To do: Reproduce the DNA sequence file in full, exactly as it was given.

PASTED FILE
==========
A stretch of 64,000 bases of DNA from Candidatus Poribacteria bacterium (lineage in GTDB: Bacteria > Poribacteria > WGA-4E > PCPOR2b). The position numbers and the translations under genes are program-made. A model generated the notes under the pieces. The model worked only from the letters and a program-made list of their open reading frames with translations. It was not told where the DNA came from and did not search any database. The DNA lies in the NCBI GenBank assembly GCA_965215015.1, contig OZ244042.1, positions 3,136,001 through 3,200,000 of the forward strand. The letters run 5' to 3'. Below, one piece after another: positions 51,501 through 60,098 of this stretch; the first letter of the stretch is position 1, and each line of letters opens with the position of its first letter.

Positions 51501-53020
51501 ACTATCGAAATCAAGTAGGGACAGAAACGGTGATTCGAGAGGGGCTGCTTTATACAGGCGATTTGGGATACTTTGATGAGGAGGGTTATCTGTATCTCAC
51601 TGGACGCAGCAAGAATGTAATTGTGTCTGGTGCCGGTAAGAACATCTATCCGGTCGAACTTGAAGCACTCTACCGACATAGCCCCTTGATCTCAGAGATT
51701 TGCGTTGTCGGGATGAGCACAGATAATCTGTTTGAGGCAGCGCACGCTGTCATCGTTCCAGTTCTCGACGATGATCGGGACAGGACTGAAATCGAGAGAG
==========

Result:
A stretch of 64,000 bases of DNA from Candidatus Poribacteria bacterium (lineage in GTDB: Bacteria > Poribacteria > WGA-4E > PCPOR2b). The position numbers and the translations under genes are program-made. A model generated the notes under the pieces. The model worked only from the letters and a program-made list of their open reading frames with translations. It was not told where the DNA came from and did not search any database. The DNA lies in the NCBI GenBank assembly GCA_965215015.1, contig OZ244042.1, positions 3,136,001 through 3,200,000 of the forward strand. The letters run 5' to 3'. Below, one piece after another: positions 51,501 through 60,098 of this stretch; the first letter of the stretch is position 1, and each line of letters opens with the position of its first letter.

Positions 51501-53020
51501 ACTATCGAAATCAAGTAGGGACAGAAACGGTGATTCGAGAGGGGCTGCTTTATACAGGCGATTTGGGATACTTTGATGAGGAGGGTTATCTGTATCTCAC
51601 TGGACGCAGCAAGAATGTAATTGTGTCTGGTGCCGGTAAGAACATCTATCCGGTCGAACTTGAAGCACTCTACCGACATAGCCCCTTGATCTCAGAGATT
51701 TGCGTTGTCGGGATGAGCACAGATAATCTGTTTGAGGCAGCGCACGCTGTCATCGTTCCAGTTCTCGACGATGATCGGGACAGGACTGAAATCGAGAGAG